Rock Gardens, Solid Against the Storms
There are all sorts of practical reasons to try your hand at rock gardening, which is not the cultivation of stones but the placement of dry-loving plants in beds deep in grit and gravel.
Such a garden can flourish without mulch, mowing or pesticides and needs little feeding and weeding. It's an ideal horticultural art form for people who travel a lot or don't want to spend the whole weekend playing in the dirt. And because the rock garden is free-draining and mulched with gravel, it is inherently equipped to handle the gully washers we saw this week.
But those attributes are not the reason I am growing fonder of a form of gardening I used to think of as staid and ill-suited to the Washington climate.
No, it's the plants. Consider the beauties that thrive in an arid setting. Pinks -- so much lovelier than their ungainly kin, carnations -- are now a thicket of stems capped with starlike blossoms in pink, white and red. After flowering they revert to cushions of blue-gray, huddled against the drying winds. Spanish lavender, once considered unreliable in our climate, seems tough as nails in a rock garden and is marked by a conelike flower topped with violet tufts.
The more you probe this rocky world the more obscure and captivating is the flora. In late spring, plants are transformed into bloom. Take the Delosperma nubigenum, a creature with low, tiny sausagelike leaves and now topped with bright yellow daisies. I am smitten by another composite now in flower, the Atlas daisy, Anacyclus depressus. From flat, feathery leaves, stalks appear in the spring to bear daisies with white petals around a yellow boss. The underside of the petals is striped red, and the effect is mesmerizing.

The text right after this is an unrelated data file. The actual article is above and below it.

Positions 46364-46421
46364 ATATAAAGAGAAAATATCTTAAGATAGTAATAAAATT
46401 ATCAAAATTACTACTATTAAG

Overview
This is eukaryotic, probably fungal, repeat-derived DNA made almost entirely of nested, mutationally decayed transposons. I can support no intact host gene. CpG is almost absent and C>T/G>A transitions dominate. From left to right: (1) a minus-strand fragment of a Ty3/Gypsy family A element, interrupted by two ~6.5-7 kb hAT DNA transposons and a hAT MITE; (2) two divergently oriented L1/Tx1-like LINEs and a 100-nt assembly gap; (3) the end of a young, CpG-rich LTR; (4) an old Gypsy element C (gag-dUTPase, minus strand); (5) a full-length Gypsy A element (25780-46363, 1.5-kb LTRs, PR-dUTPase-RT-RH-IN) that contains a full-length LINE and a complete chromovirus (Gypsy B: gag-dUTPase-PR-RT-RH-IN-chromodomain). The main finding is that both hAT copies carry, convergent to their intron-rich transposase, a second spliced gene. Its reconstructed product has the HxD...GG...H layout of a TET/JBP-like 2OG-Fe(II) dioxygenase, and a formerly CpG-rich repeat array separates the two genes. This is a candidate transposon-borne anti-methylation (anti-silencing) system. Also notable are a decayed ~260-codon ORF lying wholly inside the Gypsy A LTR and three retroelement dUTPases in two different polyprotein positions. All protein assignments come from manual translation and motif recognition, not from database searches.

Here's another rare beauty doing its thing this week: Asphodelus albus. It looks like a small but soft yucca, with a central flower spike whose pink flowers open and close daily, turning from tubes to stars after the sun passes its zenith. It is a lily relative from the Mediterranean.
Most of these plants are small. Indeed a big plant would look unnatural in a rock garden setting; that's why rock garden fans stick in slow-growing dwarf conifers as a foil to the perennial flowers and diminutive ground covers such as Elfin thyme and various stonecrops.
These plants have evolved as deep-rooted compact plants, reaching down for scant water and huddled against the constant wind of their native arid and mountainous habitats. What they can't stand is clay soil and wood mulches; the crowns would rot in a heartbeat, especially in winter.
Thus, you must create something of a moonscape for them. The beauty of these otherworldly gardens is that you can do it on a tiny scale, in homemade troughs or around your entire property.
Holly Downen, a seasonal gardener at Green Spring Gardens near Annandale, recently made two troughs to replace old ones that were crumbling. Essentially, you take a form of some kind; she uses foam sheeting nailed together, but a cheap plastic basin would work. She then takes Portland cement, peat moss and perlite and mixes them dry. Then she adds water, mixes them again and adds nylon fibers to reinforce the mix. The concoction is poured into the mold, where the sides are formed by hand and allowed to set. The trough is wrapped in plastic to cure slowly over three weeks and then left for at least two more weeks for most of the lime to leach out, for the sake of the plants.
Downen puts a base of gravel in the troughs, which must have drainage holes, and then builds a growing mix that consists mostly of grit, sand, potting mix and more perlite. Young plants are watered to get established, but then thrive on neglect. She plants the troughs with dwarf conifers, stonecrops, sempervivums, thyme species and scutellarias, among others.
Her so-called hypertufa troughs (they mimic a porous stone called tufa) are about 18 inches by 30 inches and eight inches deep, an area large enough for an entire microcosmic garden.